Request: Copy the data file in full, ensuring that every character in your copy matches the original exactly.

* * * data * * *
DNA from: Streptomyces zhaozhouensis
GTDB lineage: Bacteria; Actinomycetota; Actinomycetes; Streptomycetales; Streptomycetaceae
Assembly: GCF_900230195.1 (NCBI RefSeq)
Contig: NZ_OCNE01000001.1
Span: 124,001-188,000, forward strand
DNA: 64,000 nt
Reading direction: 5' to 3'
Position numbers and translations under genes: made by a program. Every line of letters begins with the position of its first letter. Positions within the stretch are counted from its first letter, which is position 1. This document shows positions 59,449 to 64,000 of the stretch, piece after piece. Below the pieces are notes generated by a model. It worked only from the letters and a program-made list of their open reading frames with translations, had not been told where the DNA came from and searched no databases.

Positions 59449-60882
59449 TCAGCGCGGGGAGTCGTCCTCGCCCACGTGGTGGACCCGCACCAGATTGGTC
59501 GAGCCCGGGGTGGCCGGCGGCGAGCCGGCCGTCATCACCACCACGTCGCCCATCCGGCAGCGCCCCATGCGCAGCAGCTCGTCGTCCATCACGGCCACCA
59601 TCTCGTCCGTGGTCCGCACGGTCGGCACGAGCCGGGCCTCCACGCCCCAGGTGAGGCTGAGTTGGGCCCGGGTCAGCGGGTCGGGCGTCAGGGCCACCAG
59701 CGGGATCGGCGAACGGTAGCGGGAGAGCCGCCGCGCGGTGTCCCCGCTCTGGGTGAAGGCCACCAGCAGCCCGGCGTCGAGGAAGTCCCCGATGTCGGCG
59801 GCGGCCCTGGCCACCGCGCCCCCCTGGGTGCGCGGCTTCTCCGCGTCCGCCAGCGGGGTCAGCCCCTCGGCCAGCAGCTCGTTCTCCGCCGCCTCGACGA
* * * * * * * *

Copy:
DNA from: Streptomyces zhaozhouensis
GTDB lineage: Bacteria; Actinomycetota; Actinomycetes; Streptomycetales; Streptomycetaceae
Assembly: GCF_900230195.1 (NCBI RefSeq)
Contig: NZ_OCNE01000001.1
Span: 124,001-188,000, forward strand
DNA: 64,000 nt
Reading direction: 5' to 3'
Position numbers and translations under genes: made by a program. Every line of letters begins with the position of its first letter. Positions within the stretch are counted from its first letter, which is position 1. This document shows positions 59,449 to 64,000 of the stretch, piece after piece. Below the pieces are notes generated by a model. It worked only from the letters and a program-made list of their open reading frames with translations, had not been told where the DNA came from and searched no databases.

Positions 59449-60882
59449 TCAGCGCGGGGAGTCGTCCTCGCCCACGTGGTGGACCCGCACCAGATTGGTC
59501 GAGCCCGGGGTGGCCGGCGGCGAGCCGGCCGTCATCACCACCACGTCGCCCATCCGGCAGCGCCCCATGCGCAGCAGCTCGTCGTCCATCACGGCCACCA
59601 TCTCGTCCGTGGTCCGCACGGTCGGCACGAGCCGGGCCTCCACGCCCCAGGTGAGGCTGAGTTGGGCCCGGGTCAGCGGGTCGGGCGTCAGGGCCACCAG
59701 CGGGATCGGCGAACGGTAGCGGGAGAGCCGCCGCGCGGTGTCCCCGCTCTGGGTGAAGGCCACCAGCAGCCCGGCGTCGAGGAAGTCCCCGATGTCGGCG
59801 GCGGCCCTGGCCACCGCGCCCCCCTGGGTGCGCGGCTTCTCCGCGTCCGCCAGCGGGGTCAGCCCCTCGGCCAGCAGCTCGTTCTCCGCCGCCTCGACGA